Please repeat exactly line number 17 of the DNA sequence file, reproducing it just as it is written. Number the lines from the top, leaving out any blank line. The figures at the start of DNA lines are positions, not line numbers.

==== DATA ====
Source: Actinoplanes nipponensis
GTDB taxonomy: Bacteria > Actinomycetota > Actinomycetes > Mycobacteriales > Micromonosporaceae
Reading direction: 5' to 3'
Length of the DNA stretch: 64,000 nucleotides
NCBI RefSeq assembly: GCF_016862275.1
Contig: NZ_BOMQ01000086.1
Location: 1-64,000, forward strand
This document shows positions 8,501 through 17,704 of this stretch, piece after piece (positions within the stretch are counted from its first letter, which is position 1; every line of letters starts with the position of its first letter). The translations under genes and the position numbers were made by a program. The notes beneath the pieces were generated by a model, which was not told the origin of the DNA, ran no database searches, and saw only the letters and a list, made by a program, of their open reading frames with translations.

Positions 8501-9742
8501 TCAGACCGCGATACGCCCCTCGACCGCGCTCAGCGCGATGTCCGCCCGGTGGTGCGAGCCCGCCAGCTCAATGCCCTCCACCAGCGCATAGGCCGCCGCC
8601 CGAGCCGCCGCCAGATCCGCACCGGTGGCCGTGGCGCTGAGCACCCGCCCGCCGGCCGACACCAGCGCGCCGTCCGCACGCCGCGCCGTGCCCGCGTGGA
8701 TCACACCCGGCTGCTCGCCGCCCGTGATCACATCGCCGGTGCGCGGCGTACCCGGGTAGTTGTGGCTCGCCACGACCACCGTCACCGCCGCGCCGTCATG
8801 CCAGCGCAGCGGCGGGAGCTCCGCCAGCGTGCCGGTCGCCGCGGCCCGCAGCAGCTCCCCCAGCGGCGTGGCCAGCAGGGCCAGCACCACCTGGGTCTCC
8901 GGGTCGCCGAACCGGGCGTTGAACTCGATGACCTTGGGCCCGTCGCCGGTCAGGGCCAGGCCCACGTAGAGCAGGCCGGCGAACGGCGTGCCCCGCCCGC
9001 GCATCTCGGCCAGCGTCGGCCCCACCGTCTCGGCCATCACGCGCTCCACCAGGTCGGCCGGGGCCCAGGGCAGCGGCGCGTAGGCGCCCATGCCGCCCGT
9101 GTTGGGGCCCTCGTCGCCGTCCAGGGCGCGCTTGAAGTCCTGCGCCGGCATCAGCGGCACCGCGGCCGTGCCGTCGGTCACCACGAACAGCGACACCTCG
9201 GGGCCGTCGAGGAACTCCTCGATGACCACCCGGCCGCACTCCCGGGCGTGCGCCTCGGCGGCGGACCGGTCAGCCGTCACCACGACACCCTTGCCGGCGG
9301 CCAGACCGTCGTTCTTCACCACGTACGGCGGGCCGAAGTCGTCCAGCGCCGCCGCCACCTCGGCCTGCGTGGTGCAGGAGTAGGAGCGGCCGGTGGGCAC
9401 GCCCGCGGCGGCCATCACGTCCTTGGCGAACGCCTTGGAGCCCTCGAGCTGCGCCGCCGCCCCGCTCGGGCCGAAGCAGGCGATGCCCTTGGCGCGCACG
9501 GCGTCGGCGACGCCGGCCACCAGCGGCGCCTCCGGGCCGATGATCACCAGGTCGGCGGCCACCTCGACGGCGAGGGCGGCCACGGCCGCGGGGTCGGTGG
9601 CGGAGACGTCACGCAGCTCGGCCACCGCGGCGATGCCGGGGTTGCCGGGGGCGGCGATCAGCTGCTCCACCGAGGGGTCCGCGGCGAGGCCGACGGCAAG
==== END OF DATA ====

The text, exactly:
9201 GGGCCGTCGAGGAACTCCTCGATGACCACCCGGCCGCACTCCCGGGCGTGCGCCTCGGCGGCGGACCGGTCAGCCGTCACCACGACACCCTTGCCGGCGG